19 May 2005 Edition
Lusitania - An Irish Tragedy
By Senan Molony
There are two types of people in this world — those who are cursed with morbid curiosity and those who aren't. If you have always been interested in, say, the Titanic or the Hindenburg, then you fall into the first category and this book may appeal to you.
The sinking of the Cunard Liner the Lusitania, by a German submarine on 7 May 1915, is one of the greatest maritime disasters of all time. The British passenger liner was on its home leg from America when it was hit by a German torpedo within site of the old lighthouse at Kinsale, on the Cork coast. In a few hours, 1,195 lives had been lost. The event was used as a massive propaganda tool by Britain to recruit during the First World War, with 'Avenge the Lusitania' featuring on many of the army's leaflets.
The story surrounding the ship is fascinating. One of the biggest liners of the time, the Lusitania took only 18 minutes to go down. The Titanic, sunk three years earlier, managed to stay afloat for two hours after having 250 feet of its hull torn by an iceberg. This anomaly immediately led to speculation that the Lusitania may have been carrying more than just civilian passengers. In defiance of maritime law, many claimed the luxury liner at the time it was hit was being employed to carry explosives purchased in America for use by the allies. This would have explained the massive blast, far in excess of that a torpedo would make, that sank the ship.
Some theorists went further, to suggest that Britain had actually wanted the ship sunk. 123 Americans died as a result, and it was thought that this would bring the US into the war. In fact, even now, the Irish leaving certificate syllabus cites the sinking as doing just that.
Whether Britain did indeed have the misconceived notion that this would drag the US in as an ally — this didn't happen. Americans were up in arms about their fellow citizens being killed as a result of the European war, but with Irish and German American citizens outnumbering British Americans, the sinking of a British ship was never going to be the spark that ignited the American war cry.
Despite harsh words to the Germans, America didn't actually join the allies until 1917.
This political intrigue is for the most part glazed over by Senan Molony.
On the positive side, he does initially look at the anti-German feeling in Ireland that was cultivated by the British following the event, and how that feeling was turned to anti-Sinn Féin sentiment (Irish republicans at the time intermittently received aid from the Germans — in fact the U-boat commander that brought Roger Casement to Bana Strand in 1916, Raimund Weisbach, was the same commander who fired the torpedo that sunk the Lusitania).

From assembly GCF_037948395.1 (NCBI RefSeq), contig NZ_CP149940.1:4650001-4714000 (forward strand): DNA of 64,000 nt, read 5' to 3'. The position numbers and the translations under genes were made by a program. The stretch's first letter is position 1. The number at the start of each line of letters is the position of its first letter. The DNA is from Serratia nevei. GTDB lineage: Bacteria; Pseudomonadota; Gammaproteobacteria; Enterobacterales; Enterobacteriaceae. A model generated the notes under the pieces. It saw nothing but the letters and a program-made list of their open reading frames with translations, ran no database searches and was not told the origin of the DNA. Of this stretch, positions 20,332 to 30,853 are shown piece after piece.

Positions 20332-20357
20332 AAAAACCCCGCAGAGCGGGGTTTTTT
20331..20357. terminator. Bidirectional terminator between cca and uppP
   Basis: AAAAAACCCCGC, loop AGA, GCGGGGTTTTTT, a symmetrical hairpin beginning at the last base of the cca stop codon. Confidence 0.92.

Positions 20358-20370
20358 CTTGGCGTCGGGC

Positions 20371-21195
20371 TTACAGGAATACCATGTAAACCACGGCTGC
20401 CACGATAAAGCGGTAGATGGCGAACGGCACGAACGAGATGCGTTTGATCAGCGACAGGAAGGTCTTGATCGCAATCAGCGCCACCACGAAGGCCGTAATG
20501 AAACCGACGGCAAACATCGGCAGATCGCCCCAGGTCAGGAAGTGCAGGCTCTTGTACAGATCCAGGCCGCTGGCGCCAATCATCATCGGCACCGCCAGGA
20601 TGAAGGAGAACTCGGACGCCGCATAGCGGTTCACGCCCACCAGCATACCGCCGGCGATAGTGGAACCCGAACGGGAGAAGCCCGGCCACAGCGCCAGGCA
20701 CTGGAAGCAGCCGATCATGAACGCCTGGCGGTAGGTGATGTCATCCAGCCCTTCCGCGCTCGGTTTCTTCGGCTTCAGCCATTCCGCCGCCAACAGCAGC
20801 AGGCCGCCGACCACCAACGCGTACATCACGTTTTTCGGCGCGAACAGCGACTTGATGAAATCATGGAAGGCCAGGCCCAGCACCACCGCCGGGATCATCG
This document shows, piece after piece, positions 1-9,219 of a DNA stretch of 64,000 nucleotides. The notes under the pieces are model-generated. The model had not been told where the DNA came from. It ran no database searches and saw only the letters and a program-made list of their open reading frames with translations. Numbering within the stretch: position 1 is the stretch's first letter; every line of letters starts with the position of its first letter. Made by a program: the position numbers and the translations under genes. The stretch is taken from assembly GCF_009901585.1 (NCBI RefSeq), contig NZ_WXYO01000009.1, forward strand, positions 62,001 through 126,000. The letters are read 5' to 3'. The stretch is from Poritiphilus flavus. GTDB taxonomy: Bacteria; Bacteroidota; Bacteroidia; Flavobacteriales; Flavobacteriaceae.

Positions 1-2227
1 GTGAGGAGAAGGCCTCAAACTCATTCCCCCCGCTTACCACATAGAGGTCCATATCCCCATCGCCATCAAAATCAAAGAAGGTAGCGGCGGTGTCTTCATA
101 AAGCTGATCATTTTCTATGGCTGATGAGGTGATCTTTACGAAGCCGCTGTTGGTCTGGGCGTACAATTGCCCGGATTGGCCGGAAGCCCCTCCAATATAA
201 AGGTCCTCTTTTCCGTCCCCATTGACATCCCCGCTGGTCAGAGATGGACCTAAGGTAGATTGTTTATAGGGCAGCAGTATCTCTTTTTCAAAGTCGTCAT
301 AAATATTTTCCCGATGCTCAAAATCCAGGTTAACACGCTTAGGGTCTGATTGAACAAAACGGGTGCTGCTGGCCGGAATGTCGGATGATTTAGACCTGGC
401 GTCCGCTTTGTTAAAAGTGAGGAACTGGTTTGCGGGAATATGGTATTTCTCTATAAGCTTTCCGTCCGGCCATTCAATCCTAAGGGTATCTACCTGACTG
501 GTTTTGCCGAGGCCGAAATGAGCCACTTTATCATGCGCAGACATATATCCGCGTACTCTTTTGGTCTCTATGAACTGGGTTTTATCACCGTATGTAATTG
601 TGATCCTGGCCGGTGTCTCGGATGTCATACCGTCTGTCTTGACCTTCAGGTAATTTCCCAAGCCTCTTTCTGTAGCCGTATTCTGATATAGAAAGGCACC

The thrust of Molony's book, as he says himself, picks up the narrative from the sinking, telling the stories of the survivors, the dead and the rescuers.
Had he stuck with the thread of his introduction, that of looking at the political context of the sinking, this book might have been more interesting. However, after the preliminaries, we are treated to over 70 pages of blow-by-blow accounts of the many Irish who died in the icy waters off the Cork coast and of those who managed to survive. Accompanying these gloomy stories are photos of the dead, including the odd drowned child. It's not for the faint-hearted.
To top it all off, much of this section of the book is made up of old newspaper reports. All credit must go to Molony for being a talented researcher, but reading 70 pages of newspaper clippings is just a tad tedious.
The rest of the book is more readable; in fact, the section on 'Legacy and Memory' is worthy of note, detailing as it does the Dublin Government's typical refusal to erect a proper memorial to the victims of the tragedy. Council politics and a refusal to spend money were, of course, the usual suspects.
If you are interested in reading about the Lusitania, I would only recommend this book in conjunction with Exploring the Lusitania by Robert D Ballard (Madison Press, 1995).
Reading Ballard's book first will give you a slightly clearer picture of not only the ship's story, but of international politics at the time and after.
The two together make more sense than Molony's book on its own.
BY JOANNE CORCORAN